This blog, Live Edge Wood – Trending Now, is brought to you in partnership with JN Roofing & Contracting. Expert Roofing, Contracting and more in Newmarket, Bradford, Barrie, Orillia and surrounding areas.
Even though live edge is trending now, it has been around for a long time. Most attribute the live edge movement to George Nakashima. Nakashima was a Japanese-American architect and woodworker who made gorgeous live-edge tables back at least as far as the early ’60s.
Part of the allure of the live edge table to DIYers like you is that it not only looks super cool but appears to be pretty straightforward. It looks like you get a slab, put some finish on it, bolt some legs on, and you may be finished in time for dinner!… Unfortunately, we all find out sooner or later that live-edge tables can present some unusual challenges we may have overlooked.
Before you start shopping for wood, you need to know a couple of things first. The most important thing to know is, is it dry? You DO NOT want to work with wet wood. It is very common for moisture to become trapped in isolated areas of the slab. Those pockets can sink or warp as your slab continues to dry, ruining your perfect project a few months after finishing. So just run your meter over the entire slab, front and back. Don’t be too concerned if it varies by 1-3%. If one spot is 8% and another is 10-11%, your slab is fine. However, if you find much more variation than that, maybe consider a different slab.
YOUR WOOD HAS BUGS IN IT
You need to figure out what to do about the bugs inside it. Tiny beetles live inside of lots of trees. They can lay dormant for years, eventually crawling out of a finished table, leaving tiny holes and little piles of sawdust to let you know they are there. There is no way to tell if your slab definitely does or doesn’t have living bugs inside. So it is best to assume it does. Don’t worry; this isn’t as big a deal as it sounds. If your wood was kiln dried, you are all good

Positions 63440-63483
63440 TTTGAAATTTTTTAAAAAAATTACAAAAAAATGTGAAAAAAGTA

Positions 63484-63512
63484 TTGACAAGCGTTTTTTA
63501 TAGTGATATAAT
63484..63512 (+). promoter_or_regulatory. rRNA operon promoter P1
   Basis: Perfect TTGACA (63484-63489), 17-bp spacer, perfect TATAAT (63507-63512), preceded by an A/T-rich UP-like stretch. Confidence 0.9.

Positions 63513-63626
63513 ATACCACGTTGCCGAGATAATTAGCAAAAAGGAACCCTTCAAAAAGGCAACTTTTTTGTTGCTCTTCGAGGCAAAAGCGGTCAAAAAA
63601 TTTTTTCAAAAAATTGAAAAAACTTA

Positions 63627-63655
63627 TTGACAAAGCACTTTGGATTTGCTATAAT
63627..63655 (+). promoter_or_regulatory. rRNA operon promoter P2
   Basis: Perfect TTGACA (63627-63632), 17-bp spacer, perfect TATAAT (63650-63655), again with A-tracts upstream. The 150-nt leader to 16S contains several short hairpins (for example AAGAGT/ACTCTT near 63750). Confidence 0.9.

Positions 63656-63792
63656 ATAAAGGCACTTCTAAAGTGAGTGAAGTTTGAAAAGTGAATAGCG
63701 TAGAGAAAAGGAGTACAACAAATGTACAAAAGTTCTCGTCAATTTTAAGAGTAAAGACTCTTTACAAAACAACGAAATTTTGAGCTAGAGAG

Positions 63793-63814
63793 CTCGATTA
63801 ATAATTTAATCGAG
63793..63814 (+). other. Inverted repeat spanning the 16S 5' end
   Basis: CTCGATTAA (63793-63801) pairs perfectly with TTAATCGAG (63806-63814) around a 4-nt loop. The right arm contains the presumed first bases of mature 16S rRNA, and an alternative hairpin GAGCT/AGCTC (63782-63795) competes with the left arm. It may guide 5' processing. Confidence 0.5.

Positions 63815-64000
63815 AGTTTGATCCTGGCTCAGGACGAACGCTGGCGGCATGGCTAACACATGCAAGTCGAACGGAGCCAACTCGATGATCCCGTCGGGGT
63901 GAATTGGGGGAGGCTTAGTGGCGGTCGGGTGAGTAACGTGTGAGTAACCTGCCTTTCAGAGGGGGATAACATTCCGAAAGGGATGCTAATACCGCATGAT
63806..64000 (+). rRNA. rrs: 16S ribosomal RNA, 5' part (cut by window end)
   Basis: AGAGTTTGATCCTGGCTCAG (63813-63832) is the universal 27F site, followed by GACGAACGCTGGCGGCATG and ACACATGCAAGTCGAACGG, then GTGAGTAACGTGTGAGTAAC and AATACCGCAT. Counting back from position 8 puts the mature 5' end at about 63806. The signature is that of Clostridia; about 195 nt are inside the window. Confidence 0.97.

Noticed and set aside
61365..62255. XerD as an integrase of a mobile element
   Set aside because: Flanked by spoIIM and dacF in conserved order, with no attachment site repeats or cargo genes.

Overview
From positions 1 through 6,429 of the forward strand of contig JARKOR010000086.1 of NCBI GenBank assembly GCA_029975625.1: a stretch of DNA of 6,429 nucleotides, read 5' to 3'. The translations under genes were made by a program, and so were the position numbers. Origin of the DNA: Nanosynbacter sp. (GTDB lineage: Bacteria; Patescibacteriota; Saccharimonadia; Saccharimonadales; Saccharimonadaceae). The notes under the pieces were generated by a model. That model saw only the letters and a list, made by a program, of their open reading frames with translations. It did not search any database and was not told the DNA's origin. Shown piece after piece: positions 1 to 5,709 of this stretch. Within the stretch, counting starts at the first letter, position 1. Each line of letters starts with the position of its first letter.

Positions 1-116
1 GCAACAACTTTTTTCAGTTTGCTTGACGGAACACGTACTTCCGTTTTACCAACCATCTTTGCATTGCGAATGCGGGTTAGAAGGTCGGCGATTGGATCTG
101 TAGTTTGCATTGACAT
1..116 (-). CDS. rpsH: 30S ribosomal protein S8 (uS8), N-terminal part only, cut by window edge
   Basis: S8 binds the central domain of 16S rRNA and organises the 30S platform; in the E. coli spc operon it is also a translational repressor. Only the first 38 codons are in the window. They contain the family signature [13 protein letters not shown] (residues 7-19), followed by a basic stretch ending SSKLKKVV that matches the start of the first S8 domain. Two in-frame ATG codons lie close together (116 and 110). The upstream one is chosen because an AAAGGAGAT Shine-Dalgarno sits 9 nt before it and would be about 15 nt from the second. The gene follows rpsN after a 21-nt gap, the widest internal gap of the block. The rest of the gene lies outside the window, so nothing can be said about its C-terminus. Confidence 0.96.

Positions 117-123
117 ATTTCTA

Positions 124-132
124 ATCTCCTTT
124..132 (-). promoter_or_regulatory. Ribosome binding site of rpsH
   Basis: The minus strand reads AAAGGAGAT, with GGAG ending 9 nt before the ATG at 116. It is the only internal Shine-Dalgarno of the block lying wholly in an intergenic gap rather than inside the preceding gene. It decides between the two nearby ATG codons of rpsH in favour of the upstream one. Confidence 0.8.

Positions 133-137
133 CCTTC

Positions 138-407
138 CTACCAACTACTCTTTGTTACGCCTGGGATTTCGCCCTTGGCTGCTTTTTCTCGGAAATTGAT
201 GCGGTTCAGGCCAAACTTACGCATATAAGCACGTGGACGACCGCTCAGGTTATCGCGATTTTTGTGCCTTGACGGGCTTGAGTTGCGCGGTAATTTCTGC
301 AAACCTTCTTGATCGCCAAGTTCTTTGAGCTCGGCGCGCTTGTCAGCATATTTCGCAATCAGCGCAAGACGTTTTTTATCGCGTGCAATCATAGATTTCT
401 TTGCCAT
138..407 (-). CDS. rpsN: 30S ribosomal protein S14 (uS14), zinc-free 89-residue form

WOOD DEFECTS AND SOFT SPOTS
Almost without fail, the more interesting the slab, the more defects it will have. These defects can be cracks in the wood, soft spots, or cupped/twisted wood. This is more than a coincidence. The highly figured woods with quilt or curl patterns are caused by stresses in the tree when it is alive. So the highly figured woods are very prone to twisting/cupping/bowing due to this internal stress.
Spalting is one of my favourite features in Maple wood. Unfortunately, spalting is caused by a fungus that grows only in dead trees. So it is a fine line of getting cool spalt lines and getting wood that is too rotten to work with.
The very curvy slabs that make the best resin tables run into the same issues as figured woods. They tend not to stay perfectly flat when drying. They are also likely to have knot holes and other imperfections that will need addressing.
All of these defects can generally be addressed in one way or another. But you need to be aware of what you are getting into. A good trick is to take out your car key and stick it into the slab as far as softwood goes. If it goes in, it’s soft and needs to be addressed. If it doesn’t go in, you are good to go.
Creating an Heirloom Piece
There are a multitude of very good videos on line to assist you, so if you have the room and the inclination, a live edge project can give you a family heirloom for many generations to enjoy.
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Written By: Jane Laker
Photo/Design Credit: Veronika Kovecses
We hope that you’ve enjoyed this article. If you’ve ever created a live edge piece yourself, let us know in the comments! Even better, send us a picture!